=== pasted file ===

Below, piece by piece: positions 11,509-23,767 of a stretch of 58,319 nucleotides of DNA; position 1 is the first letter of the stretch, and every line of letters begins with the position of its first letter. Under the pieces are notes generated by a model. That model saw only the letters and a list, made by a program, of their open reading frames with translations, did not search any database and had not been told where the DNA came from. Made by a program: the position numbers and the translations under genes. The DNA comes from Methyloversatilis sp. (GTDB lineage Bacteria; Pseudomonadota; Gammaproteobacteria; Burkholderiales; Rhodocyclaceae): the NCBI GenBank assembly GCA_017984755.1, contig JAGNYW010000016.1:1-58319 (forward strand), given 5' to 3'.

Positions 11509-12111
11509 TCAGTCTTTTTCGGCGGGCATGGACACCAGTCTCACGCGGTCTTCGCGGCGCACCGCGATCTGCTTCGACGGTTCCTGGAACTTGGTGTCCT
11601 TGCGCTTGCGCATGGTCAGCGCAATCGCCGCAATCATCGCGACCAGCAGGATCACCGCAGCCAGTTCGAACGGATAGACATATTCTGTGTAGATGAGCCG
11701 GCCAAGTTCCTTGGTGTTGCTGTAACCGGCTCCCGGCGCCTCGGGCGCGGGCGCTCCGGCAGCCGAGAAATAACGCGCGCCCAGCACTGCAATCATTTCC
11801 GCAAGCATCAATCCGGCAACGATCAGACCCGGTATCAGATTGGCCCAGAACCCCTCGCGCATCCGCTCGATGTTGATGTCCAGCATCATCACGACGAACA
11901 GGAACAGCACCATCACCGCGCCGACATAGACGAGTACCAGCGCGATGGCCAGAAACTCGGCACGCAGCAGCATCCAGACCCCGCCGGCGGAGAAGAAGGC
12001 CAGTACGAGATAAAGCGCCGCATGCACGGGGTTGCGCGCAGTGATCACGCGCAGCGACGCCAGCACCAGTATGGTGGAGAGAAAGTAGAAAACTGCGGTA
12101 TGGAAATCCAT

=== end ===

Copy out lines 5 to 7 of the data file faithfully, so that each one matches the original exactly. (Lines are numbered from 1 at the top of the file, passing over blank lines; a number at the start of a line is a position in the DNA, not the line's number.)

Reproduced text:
11701 GCCAAGTTCCTTGGTGTTGCTGTAACCGGCTCCCGGCGCCTCGGGCGCGGGCGCTCCGGCAGCCGAGAAATAACGCGCGCCCAGCACTGCAATCATTTCC
11801 GCAAGCATCAATCCGGCAACGATCAGACCCGGTATCAGATTGGCCCAGAACCCCTCGCGCATCCGCTCGATGTTGATGTCCAGCATCATCACGACGAACA
11901 GGAACAGCACCATCACCGCGCCGACATAGACGAGTACCAGCGCGATGGCCAGAAACTCGGCACGCAGCAGCATCCAGACCCCGCCGGCGGAGAAGAAGGC